The race to win the space wars is back. After the last Apollo missions that took a man on the moon, it’s no secret that all international space agencies are eager to send an actual habitat there. In light of this undeclared race, space research, especially lunar research, has been a priority for many organisations.
The Chinese robotic spacecraft, Chang’e 4 has become the first project to document the actual radiation on the lunar surface. While Neil Armstrong’s team had carried dosimeters, the official data was unreported.
According to a new study published in the journal Science Advances, the Chinese spacecraft landed on the far side of the moon in January, 2019. The findings revealed that average daily radiation exposure on the moon could be 1,369 microsieverts per day. This value is 2.6 times more than the daily dose on the International space station.
Radiation is simply energy emitted in electromagnetic waves or particles. On earth, it can be from visible light to heat like infrared radiation. In space, the astronauts are subjected to potentially harmful radiations. On earth, we are protected from the outer space’s radiation with our blanket of atmosphere. In space, the astronauts will be exposed as the moon has no atmosphere.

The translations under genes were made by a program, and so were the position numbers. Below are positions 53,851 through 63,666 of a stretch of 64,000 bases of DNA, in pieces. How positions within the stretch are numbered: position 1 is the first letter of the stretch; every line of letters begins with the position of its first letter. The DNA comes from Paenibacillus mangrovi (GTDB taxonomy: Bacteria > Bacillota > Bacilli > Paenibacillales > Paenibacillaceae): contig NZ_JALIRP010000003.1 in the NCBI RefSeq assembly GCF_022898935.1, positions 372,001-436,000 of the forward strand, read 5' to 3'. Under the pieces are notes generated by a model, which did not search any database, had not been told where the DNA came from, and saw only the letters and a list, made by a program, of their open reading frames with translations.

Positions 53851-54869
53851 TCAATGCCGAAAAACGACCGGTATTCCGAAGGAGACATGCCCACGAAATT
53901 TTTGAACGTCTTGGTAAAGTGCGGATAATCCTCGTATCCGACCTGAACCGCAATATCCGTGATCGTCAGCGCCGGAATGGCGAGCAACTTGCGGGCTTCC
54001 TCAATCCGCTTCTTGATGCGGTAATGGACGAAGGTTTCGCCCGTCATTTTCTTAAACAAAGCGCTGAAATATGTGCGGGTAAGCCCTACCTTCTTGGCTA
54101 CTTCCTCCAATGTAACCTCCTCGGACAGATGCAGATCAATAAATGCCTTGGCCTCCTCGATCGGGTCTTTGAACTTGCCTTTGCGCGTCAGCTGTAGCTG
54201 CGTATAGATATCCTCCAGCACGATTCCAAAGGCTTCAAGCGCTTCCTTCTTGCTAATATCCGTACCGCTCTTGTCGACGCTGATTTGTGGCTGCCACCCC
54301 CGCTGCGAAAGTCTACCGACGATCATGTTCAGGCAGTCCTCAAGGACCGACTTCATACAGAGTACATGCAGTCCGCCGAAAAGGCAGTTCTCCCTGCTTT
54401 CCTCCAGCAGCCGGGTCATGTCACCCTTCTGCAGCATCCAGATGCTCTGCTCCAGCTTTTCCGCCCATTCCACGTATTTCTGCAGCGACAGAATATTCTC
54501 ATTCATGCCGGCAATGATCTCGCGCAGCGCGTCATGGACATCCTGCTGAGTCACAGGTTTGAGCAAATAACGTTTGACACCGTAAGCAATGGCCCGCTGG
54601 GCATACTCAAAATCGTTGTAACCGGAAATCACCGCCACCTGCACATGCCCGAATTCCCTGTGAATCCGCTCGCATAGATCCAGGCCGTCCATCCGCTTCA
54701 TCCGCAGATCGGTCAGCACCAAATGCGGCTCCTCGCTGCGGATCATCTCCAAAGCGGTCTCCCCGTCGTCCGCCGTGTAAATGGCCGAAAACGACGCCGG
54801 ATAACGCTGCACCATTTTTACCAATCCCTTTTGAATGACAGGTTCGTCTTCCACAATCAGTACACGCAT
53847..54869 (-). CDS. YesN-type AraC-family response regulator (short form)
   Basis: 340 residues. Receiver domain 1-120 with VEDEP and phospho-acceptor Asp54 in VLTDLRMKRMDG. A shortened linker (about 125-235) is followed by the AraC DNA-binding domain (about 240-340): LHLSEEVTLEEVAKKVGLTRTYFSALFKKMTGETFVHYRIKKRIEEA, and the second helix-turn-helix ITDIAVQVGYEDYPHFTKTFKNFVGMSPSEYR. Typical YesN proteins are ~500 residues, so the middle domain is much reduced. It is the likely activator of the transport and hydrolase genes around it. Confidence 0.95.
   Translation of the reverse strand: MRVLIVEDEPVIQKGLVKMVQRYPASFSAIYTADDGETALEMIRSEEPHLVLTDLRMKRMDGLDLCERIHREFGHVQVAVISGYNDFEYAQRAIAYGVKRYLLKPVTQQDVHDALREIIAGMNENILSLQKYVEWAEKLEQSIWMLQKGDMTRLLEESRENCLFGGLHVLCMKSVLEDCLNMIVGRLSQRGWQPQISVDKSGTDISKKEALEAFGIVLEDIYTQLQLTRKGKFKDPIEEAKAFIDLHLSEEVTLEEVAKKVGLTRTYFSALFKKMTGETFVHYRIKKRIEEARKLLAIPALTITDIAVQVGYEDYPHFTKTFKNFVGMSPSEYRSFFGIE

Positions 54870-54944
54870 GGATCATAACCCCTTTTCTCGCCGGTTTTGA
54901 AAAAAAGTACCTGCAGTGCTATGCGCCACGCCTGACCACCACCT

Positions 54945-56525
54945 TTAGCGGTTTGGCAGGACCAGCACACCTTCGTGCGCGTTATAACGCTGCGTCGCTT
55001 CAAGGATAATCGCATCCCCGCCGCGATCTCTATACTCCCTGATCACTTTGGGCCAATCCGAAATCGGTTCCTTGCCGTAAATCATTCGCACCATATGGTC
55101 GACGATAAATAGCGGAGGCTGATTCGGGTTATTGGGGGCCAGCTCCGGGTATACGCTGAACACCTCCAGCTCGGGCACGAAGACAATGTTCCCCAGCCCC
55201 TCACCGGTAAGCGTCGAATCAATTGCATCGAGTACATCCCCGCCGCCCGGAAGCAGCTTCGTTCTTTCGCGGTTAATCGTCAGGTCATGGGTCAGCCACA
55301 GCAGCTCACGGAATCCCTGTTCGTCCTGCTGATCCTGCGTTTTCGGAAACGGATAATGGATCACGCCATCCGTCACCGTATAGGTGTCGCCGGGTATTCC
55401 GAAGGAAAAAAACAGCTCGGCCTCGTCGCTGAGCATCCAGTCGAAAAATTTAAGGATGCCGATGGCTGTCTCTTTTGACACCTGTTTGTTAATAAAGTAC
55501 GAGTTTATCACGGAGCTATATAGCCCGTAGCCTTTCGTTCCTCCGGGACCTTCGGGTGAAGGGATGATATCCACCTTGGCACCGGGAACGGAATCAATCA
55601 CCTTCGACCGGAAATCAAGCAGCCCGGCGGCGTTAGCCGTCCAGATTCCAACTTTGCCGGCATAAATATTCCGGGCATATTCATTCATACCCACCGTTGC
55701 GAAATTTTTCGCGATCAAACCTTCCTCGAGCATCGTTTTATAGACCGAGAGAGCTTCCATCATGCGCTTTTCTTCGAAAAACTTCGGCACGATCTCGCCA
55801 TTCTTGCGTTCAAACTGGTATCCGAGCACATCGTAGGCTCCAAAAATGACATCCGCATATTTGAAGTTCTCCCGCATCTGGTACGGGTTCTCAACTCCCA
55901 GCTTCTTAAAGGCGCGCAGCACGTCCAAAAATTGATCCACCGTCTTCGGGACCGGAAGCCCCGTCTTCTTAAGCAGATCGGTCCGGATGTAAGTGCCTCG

There are some radiations that will be absolutely fatal even at the slightest exposure. Some of the radiation to be experienced there include sporadic solar particle events (from sun’s energy), galactic cosmic rays, gamma rays (yes, the Hulk one but it more likely to kill than make someone a superhero) and so on.
“The radiation levels we measured on the Moon are about 200 times higher than on the surface of the Earth and 5 to 10 times higher than on a flight from New York to Frankfurt,” Robert Wimmer-Schweingruber was quoted by CNN.
He is the corresponding author of the study that published Friday and a professor of physics at the University of Kiel in Germany.
He further explained, since the astronauts will be in space for a considerable amount of time, definitely much longer than a transatlantic flight, the exposure risks will be higher.
NASA’s Artemis Moon Mission is set for 2024. This time, it will send a woman on the moon. The mission is likely to last a week.